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Achieving Net Zero by 2070 is not a commitment by India but a long-term goal

Only two of the five targets declared by the Prime Minister last year ratified as commitments in formal document

The Plurals News Network | Published 04.08.22, 08:39 PM
PM Narendra Modi delivering the National Statement at the @COP26 Summit in Glasgow.

PM Narendra Modi delivering the National Statement at the @COP26 Summit in Glasgow.

Twitter/ @narendramodi

Achieving Net Zero emission by 2070 is not a commitment by India, but a “long-term goal”. Prime Minister Narendra Modi had announced the 2070 Net Zero target at the COP26 in Glasgow last November.  

The revised Nationally Determined Contribution (NDC), cleared by the Union cabinet on August 3 to be communicated to the United Nations Framework Convention on Climate Change (UNFCC), mentions that the revision “is also a step towards achieving India’s long-term goal of reaching Net Zero by 2070”.   

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The NDC is a formal declaration by a country on cutting emissions that is monitored by the UN.

As defined by the UN, Net Zero means cutting greenhouse gas emissions to as close to zero as possible, with any remaining emissions re-absorbed from the atmosphere by oceans, forests and other natural elements.

In Glasgow, Modi had presented “Panchamrit”, which were seen as five commitments by India on cutting carbon emission. While explaining the fifth point, the Prime Minister had said “by 2070, India will achieve the target of 'Net Zero'”.

India's updated NDC does not include all the Panchamrita promises made at COP26 in Glasgow.

India's updated NDC does not include all the Panchamrita promises made at COP26 in Glasgow.

Picture courtesy: The Plurals

Two Glasgow targets go missing

Two of the other points made by Modi in Glasgow were ratified as commitments in the new NDC.    

“As per the updated NDC, India now stands committed to reduce Emissions Intensity of its GDP by 45 per cent by 2030 from the 2005 level and achieve about 50 per cent cumulative electric power installed capacity from non-fossil fuel-based energy resources by 2030,” reads the government declaration.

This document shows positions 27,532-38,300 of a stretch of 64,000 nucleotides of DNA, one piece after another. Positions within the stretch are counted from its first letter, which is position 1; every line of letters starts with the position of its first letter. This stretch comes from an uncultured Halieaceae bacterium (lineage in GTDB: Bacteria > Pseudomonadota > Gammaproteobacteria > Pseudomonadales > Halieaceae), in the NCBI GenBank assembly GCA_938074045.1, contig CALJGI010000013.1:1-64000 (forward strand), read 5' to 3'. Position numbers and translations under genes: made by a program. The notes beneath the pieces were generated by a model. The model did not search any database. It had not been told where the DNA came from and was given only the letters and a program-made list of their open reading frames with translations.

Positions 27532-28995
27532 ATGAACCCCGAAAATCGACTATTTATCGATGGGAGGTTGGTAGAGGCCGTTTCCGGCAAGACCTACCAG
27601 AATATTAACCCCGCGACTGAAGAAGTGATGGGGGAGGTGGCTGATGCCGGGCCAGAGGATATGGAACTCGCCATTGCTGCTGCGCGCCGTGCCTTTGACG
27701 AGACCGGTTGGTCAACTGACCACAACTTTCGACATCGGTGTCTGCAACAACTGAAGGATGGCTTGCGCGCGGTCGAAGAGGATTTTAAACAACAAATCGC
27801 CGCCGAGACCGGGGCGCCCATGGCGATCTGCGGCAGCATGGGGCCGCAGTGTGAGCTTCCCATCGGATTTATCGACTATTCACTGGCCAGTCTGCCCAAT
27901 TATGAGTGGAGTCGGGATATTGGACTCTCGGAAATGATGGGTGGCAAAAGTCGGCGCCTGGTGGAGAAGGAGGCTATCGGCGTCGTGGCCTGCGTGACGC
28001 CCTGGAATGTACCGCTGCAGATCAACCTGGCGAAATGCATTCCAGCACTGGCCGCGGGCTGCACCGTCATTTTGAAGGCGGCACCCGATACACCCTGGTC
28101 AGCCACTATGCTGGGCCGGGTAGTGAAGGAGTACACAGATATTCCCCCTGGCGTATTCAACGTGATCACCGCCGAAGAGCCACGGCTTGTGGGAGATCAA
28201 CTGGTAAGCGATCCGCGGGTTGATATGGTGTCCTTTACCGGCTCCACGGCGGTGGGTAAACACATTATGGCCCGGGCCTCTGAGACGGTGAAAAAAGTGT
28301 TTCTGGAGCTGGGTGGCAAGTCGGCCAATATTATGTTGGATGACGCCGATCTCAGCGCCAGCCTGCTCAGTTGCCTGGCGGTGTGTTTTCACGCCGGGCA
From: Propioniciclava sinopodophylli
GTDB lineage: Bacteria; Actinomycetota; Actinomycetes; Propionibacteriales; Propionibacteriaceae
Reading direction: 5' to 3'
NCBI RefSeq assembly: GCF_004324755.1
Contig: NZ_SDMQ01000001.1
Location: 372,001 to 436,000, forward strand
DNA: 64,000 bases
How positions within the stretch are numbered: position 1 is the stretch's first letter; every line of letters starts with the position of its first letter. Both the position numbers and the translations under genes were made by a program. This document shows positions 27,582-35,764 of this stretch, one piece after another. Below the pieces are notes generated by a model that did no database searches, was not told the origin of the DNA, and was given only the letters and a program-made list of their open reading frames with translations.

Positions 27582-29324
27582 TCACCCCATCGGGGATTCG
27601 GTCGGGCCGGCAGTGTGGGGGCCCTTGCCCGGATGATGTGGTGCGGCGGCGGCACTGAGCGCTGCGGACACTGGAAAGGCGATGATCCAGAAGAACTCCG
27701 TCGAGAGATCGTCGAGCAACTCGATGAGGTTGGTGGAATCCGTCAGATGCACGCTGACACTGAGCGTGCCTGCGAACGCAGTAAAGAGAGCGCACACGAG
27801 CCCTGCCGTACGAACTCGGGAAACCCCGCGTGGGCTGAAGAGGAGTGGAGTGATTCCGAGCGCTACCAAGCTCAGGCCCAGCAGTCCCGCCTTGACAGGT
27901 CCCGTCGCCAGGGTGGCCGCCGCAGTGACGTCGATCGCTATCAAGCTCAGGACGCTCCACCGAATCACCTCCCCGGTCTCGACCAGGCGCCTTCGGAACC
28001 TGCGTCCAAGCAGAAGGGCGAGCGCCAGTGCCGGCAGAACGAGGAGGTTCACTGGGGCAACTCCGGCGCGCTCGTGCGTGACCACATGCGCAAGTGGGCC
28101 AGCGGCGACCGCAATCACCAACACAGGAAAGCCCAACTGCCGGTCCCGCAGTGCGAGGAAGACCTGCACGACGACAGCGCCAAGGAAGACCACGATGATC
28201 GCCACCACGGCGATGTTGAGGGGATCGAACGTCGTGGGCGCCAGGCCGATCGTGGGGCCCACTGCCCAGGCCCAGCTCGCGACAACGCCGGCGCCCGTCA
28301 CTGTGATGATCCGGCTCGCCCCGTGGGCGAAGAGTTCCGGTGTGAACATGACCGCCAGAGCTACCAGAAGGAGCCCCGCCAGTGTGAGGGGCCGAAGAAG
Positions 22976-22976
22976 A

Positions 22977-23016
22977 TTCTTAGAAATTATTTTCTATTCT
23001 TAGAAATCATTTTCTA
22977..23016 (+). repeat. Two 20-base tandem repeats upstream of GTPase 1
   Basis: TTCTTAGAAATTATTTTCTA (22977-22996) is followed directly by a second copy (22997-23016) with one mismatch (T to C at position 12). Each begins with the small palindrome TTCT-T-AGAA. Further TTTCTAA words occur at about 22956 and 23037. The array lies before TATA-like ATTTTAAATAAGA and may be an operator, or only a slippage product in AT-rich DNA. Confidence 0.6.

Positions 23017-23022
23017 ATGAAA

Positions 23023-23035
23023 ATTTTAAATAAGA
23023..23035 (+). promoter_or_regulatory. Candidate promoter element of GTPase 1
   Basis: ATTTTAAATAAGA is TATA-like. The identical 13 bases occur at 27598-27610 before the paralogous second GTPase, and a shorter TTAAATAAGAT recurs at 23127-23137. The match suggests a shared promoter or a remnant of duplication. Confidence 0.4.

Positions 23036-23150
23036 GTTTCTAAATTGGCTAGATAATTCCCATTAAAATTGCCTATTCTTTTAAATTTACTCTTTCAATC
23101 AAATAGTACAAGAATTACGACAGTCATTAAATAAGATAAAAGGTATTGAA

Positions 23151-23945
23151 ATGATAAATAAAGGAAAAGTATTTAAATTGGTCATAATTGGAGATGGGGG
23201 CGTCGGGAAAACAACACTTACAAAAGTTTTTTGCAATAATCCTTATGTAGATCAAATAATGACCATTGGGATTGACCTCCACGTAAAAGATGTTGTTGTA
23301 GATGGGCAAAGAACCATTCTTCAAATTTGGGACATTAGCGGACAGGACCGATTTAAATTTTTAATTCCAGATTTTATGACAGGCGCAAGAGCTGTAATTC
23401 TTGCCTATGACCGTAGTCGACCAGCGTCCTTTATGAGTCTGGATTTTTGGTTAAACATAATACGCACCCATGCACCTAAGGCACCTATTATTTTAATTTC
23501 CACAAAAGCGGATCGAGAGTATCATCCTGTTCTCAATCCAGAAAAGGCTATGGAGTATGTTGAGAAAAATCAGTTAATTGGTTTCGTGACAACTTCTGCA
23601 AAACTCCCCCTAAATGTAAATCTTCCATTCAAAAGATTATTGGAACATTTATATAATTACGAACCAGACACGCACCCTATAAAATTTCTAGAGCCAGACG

The Prime Minister had also spoken about a target of reaching 500 GW non-fossil energy capacity by 2030 and reducing the country’s net projected carbon emission by 1 billion tonnes within the same timeline. These find no mention in the revised NDC.

The revised NDC mentions that India will not be bound by “any sector-specific mitigation obligation or action”.

The revised NDC mentions that India will not be bound by “any sector-specific mitigation obligation or action”.

Picture courtesy: The Plurals

“India’s updated NDC has been prepared after carefully considering our national circumstances and the principle of common but differentiated responsibilities and respective capabilities (CBDR-RC),” reads the document.

“Providing new and additional financial resources as well as transfer of technology to address the global climate change challenge are among the commitments and responsibilities of the developed countries under UNFCCC and the Paris Agreement. India will also require its due share from such international financial resources and technological support,” says the government statement.

One of the commitments being ratified seems to have been watered down since Glasgow. “This (India’s new NDC) represents important action but it is disappointing that we have stated that we will have 50 per cent installed non-fossil fuel capacity by 2030. India had said in Glasgow that we will meet 50 per cent of electricity requirements from renewable energy by 2030,” said Sunita Narain, director-general at environment thinktank, Center for Science and Environment (CSE).

According to the NDC India had submitted to the UNFCCC in 2015, cumulative electric power installed capacity from non-fossil sources was to reach 40 per cent by 2030, and the emissions intensity of GDP was to reduce by 33-35 per cent from the 2005 levels.

“To achieve the 2070 Net Zero goal, India needs actionable short-term targets till 2030,” opined a climate expert 

“To achieve the 2070 Net Zero goal, India needs actionable short-term targets till 2030,” opined a climate expert 

Picture courtesy: The Plurals

More actionable short-term goals needed

“Only a part of what was announced in Glasgow now gets enshrined in India’s NDC. While the direction of travel is good, the pace could have been faster,” said Aarti Khosla, director of Climate Trends.

Vibhuti Garg, the India Lead of Institute for Energy Economics and Financial Analysis, also pointed out that “India's updated NDC does not include all the Panchamrita promises made at COP26 in Glasgow”. While accepting that the NDC is a step in the right direction, the expert observed: “To achieve the 2070 Net Zero goal, India needs actionable short-term targets till 2030”. 

Harjeet Singh, head of global political strategy at Climate Action Network International, said: “While it is understandable that India had to calibrate Prime Minister’s Glasgow announcements considering the economic situation, the country could have linked its emission-reduction commitments with international climate finance that rich countries are obligated to provide. That could have strengthened its bargaining power at the upcoming climate talks in Egypt.”    

Another climate expert felt the need of the hour was to set sector-specific targets for achieving broader emission reduction goals. The NDC mentions that India will not be bound by “any sector-specific mitigation obligation or action”.

Last updated on 04.08.22, 09:45 PM
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